• Ask open ended questions to guide sharing. Follow up with direct questions that clarify ambiguous or incomplete parts of the story, but do so in a non-threatening way. Sample prompts or questions are:
      • Describe how your life was like before the crime happened.
      • Share what happened to you.
      • Describe your thoughts and feelings when the crime happened.
      • Who has the crime impacted and how?
      • What needed to happen to make the situation right?
      • Share your thoughts and feelings now: about the crime and the person who harmed you?
    • Be present and validate. Limit note taking and outside distractions, such as smartphones or laptops, so you can intently listen to victims’ stories. Validate victim and affirm they aren’t to blame for what happened.
    • Keep it confidential. Limit with whom you share the victims’ story and reveal only as much of the story as needed. Inform victims if you need to reveal story details, for example with other PF colleagues.
  • Seek to meet victim needs. As you listen to victims’ stories and understand their needs, discuss how participating in STP might help them.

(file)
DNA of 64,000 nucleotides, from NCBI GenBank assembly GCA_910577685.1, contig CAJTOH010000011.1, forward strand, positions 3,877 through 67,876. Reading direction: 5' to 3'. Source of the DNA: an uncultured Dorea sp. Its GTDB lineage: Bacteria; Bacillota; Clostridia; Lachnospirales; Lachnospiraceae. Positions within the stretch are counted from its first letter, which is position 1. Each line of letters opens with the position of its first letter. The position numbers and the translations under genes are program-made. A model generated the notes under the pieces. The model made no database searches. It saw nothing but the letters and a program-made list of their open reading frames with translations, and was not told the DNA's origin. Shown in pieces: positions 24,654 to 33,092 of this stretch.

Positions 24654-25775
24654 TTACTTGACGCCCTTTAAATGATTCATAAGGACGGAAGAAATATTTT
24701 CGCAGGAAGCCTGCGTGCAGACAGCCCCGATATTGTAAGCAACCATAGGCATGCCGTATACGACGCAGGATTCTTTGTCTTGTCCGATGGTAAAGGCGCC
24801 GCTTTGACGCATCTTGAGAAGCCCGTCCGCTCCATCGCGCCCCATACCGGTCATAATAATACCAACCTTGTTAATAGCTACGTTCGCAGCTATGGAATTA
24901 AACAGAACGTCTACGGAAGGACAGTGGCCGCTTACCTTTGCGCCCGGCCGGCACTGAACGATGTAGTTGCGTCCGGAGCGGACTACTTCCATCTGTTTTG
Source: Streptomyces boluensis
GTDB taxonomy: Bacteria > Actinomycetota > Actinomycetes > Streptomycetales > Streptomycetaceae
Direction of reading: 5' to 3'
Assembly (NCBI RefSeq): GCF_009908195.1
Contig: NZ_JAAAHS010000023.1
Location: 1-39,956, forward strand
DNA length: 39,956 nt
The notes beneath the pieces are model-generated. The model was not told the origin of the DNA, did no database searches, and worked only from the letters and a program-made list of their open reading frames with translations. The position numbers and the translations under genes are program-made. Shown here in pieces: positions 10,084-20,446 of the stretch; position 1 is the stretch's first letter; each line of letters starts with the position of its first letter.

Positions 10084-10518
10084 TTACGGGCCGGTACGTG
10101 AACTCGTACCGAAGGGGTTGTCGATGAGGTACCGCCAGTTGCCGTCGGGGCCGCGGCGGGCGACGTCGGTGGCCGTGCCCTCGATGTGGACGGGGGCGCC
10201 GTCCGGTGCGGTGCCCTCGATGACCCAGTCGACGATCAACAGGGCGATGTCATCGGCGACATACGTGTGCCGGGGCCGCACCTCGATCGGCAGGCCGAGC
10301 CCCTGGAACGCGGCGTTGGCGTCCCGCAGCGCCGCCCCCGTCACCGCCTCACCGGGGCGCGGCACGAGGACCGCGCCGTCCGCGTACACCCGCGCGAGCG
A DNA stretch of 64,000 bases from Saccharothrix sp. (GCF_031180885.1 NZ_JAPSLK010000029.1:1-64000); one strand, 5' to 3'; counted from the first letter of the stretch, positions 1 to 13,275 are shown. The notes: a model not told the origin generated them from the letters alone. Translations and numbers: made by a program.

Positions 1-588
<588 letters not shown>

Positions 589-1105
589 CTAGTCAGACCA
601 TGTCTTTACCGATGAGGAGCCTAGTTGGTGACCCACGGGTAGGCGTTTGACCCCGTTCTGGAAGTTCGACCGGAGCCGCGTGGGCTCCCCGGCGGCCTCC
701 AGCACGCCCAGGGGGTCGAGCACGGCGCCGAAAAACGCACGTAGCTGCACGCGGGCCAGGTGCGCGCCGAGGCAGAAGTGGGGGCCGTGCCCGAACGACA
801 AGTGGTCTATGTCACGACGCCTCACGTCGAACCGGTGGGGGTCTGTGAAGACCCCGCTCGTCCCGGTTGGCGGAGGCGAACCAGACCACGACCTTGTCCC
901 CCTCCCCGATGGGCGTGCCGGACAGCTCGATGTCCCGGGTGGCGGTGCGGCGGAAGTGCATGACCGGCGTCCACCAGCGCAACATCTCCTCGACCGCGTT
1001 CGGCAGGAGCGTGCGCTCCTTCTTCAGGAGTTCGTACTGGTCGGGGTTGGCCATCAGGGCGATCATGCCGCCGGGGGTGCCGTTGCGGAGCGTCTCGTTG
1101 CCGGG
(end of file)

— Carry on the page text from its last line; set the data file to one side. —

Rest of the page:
• Voice their stories. Helps release the power the crime holds over them. Brings the crime and its impact into the light, potentially addressing fear and shame related to the harm.
    • Humanizes people who commit crimes. Gives a chance to meet people who committed crime, understand their mindset and see them as people rather than monsters.
    • Find validation. Share their stories in a safe environment where they’re supported and believed.
    • Find meaning. Transforms their suffering from a negative experience into one that uniquely positions them to positively impact others. When victims share their stories, it potentially helps others who committed crime to understand and take responsibility for harm they’ve caused.
  • Set realistic expectations. The victims’ participation plays only a part in their overall healing journey. In some cases, they may find no immediate healing, if they ever do. When you limit expectations, it becomes less likely the experience will disappoint victims and break down trust in your relationship.
  • Be available. Provide a way for victims to reach you, such as WhatsApp or text message. But clearly communicate boundaries to your availability.

Step 2: Give Information

  • Educate victims about restorative justice and STP process.
    • Sensitize victims about restorative justice and how their participation fits within an RJ framework.
    • Explain the entire STP program, week-by-week, and where their sharing fits within the overall program.